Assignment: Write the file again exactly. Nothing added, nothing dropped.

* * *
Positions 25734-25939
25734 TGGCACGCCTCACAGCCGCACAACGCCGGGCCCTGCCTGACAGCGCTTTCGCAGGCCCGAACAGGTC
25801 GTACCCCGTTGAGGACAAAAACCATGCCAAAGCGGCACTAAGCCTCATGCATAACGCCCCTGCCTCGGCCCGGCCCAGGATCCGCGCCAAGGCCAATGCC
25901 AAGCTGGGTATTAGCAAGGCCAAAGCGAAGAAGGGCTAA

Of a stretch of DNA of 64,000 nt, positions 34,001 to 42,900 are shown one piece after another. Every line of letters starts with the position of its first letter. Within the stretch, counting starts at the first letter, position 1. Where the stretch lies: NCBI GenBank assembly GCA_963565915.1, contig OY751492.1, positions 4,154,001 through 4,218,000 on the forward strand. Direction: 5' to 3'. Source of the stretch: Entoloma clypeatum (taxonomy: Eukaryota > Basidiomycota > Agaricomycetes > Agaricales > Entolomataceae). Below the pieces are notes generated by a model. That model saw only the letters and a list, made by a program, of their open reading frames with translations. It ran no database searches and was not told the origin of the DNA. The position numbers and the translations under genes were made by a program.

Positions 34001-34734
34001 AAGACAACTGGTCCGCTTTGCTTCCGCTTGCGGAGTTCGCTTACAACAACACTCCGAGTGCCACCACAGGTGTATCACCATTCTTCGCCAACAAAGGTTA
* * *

Positions 25734-25939
25734 TGGCACGCCTCACAGCCGCACAACGCCGGGCCCTGCCTGACAGCGCTTTCGCAGGCCCGAACAGGTC
25801 GTACCCCGTTGAGGACAAAAACCATGCCAAAGCGGCACTAAGCCTCATGCATAACGCCCCTGCCTCGGCCCGGCCCAGGATCCGCGCCAAGGCCAATGCC
25901 AAGCTGGGTATTAGCAAGGCCAAAGCGAAGAAGGGCTAA

Of a stretch of DNA of 64,000 nt, positions 34,001 to 42,900 are shown one piece after another. Every line of letters starts with the position of its first letter. Within the stretch, counting starts at the first letter, position 1. Where the stretch lies: NCBI GenBank assembly GCA_963565915.1, contig OY751492.1, positions 4,154,001 through 4,218,000 on the forward strand. Direction: 5' to 3'. Source of the stretch: Entoloma clypeatum (taxonomy: Eukaryota > Basidiomycota > Agaricomycetes > Agaricales > Entolomataceae). Below the pieces are notes generated by a model. That model saw only the letters and a list, made by a program, of their open reading frames with translations. It ran no database searches and was not told the origin of the DNA. The position numbers and the translations under genes were made by a program.

Positions 34001-34734
34001 AAGACAACTGGTCCGCTTTGCTTCCGCTTGCGGAGTTCGCTTACAACAACACTCCGAGTGCCACCACAGGTGTATCACCATTCTTCGCCAACAAAGGTTA